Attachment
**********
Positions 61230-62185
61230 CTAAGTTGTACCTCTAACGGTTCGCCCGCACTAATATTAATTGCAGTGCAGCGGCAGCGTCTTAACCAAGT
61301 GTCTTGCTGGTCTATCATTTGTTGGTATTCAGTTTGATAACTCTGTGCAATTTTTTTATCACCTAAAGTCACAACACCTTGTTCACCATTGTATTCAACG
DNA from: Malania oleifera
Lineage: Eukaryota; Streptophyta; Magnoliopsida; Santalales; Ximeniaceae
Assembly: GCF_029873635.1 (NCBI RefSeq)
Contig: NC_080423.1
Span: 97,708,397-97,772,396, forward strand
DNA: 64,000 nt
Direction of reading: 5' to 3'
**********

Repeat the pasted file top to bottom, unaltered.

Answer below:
Positions 61230-62185
61230 CTAAGTTGTACCTCTAACGGTTCGCCCGCACTAATATTAATTGCAGTGCAGCGGCAGCGTCTTAACCAAGT
61301 GTCTTGCTGGTCTATCATTTGTTGGTATTCAGTTTGATAACTCTGTGCAATTTTTTTATCACCTAAAGTCACAACACCTTGTTCACCATTGTATTCAACG
DNA from: Malania oleifera
Lineage: Eukaryota; Streptophyta; Magnoliopsida; Santalales; Ximeniaceae
Assembly: GCF_029873635.1 (NCBI RefSeq)
Contig: NC_080423.1
Span: 97,708,397-97,772,396, forward strand
DNA: 64,000 nt
Direction of reading: 5' to 3'